Longtime London minister, Martin Lloyd-Jones, used to say to that we have two communication options when it comes to our hearts—we can listen to our hearts or we can talk to our hearts.
There are certainly healthy reasons to listen to one’s heart. It is hardly emotional healthy to not know the difference between rage and grief and annoyance. It is not good to know you are mad, yet find yourself unable to trace your anger to a rational source. Listening well to your heart will yield an ability to articulate the complex nuances of your emotional disposition. This ability can be learned, practiced, and honed.
But listening to your heart does not mean that it fixes anything. Lloyd-Jones understood this, because he discovered it from King David, the song-writing Renaissance man. But hundreds of years before the Renaissance. So more like a Pre-Exilic Royal Artisan, Counselor, King, Warrior Cisgender Male.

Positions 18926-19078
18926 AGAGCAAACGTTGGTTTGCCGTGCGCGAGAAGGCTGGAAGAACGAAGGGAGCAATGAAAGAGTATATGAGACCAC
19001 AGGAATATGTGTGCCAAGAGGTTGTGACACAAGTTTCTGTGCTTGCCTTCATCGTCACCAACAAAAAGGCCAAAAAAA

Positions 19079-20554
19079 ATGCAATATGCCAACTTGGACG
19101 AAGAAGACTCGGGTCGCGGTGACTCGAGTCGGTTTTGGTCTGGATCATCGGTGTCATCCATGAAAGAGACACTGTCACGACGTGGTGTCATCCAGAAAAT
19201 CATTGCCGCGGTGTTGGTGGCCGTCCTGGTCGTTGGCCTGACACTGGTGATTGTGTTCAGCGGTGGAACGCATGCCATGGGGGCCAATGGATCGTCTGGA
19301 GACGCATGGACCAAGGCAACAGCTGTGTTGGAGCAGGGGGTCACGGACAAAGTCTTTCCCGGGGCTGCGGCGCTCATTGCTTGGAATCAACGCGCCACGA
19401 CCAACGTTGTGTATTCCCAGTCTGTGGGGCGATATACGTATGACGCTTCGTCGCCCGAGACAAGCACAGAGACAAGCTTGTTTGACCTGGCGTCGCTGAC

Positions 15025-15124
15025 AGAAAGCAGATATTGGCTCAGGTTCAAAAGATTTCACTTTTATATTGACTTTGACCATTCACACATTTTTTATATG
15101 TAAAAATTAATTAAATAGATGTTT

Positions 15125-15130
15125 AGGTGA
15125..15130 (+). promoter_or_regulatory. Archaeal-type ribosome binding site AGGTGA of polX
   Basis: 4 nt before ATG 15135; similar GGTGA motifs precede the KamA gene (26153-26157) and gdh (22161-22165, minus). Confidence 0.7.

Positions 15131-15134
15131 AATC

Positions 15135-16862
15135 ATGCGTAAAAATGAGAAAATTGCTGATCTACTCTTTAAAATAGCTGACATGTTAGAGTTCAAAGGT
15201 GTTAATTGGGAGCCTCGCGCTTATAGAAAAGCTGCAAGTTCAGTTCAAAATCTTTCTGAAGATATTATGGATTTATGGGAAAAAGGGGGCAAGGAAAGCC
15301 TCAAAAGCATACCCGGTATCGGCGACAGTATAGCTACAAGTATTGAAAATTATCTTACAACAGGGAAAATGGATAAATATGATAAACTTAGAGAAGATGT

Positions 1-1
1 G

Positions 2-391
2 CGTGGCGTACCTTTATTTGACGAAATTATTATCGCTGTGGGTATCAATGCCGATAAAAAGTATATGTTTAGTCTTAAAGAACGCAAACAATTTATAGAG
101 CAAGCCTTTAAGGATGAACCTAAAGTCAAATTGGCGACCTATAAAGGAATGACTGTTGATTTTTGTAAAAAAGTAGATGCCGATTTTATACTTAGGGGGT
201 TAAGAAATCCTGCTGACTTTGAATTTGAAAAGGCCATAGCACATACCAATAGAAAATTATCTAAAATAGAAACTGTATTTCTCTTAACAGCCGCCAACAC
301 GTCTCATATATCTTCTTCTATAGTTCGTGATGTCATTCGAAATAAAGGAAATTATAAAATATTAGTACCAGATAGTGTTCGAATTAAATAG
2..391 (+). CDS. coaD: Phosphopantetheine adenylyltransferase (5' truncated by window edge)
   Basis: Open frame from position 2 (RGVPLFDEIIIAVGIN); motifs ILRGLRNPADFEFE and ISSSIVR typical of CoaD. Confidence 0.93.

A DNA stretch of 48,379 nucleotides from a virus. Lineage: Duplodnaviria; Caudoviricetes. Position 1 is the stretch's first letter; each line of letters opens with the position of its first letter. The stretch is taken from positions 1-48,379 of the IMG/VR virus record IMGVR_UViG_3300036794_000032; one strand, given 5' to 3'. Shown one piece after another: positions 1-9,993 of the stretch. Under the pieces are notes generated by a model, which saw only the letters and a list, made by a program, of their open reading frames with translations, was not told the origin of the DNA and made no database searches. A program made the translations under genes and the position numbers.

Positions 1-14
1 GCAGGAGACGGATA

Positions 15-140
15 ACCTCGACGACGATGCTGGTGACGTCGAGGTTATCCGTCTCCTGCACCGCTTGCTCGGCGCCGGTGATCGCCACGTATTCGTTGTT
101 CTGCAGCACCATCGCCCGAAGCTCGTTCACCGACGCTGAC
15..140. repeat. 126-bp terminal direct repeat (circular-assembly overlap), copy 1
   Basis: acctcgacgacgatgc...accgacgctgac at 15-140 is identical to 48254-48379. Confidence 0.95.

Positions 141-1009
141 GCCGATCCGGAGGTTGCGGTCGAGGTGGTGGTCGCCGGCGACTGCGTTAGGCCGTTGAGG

Though there are many examples throughout the Psalms, Lloyd-Jones points to Psalm 42, centering in on verse 5:Why are you cast down, O my soul,
and why are you in turmoil within me?
Hope in God; for I shall again praise him,
my salvation and my God.
David inquires within and listens. He finds discouragement and turbulence— anxieties known and unknown.
And then David turns his speech into a command of sorts. He’s talking to himself. He’s commanding his heart to do something. C’mon, you. Hope in God. If you were diagramming that last sentence, supply the (you) in front of Hope. Yes, oh-heart-o’-mine, you/me/I/we have troubles. That is true. But God is more powerful than our troubles. And he’s ours. Or Mine. Parts of speech get confusing when talking to oneself.
Anxious one, don’t just listen to your heart. Talk to your heart. This ability can be learned, practiced, and honed. Certainly, listen to your heart. But don’t stop there. Give your heart the best words, God’s words.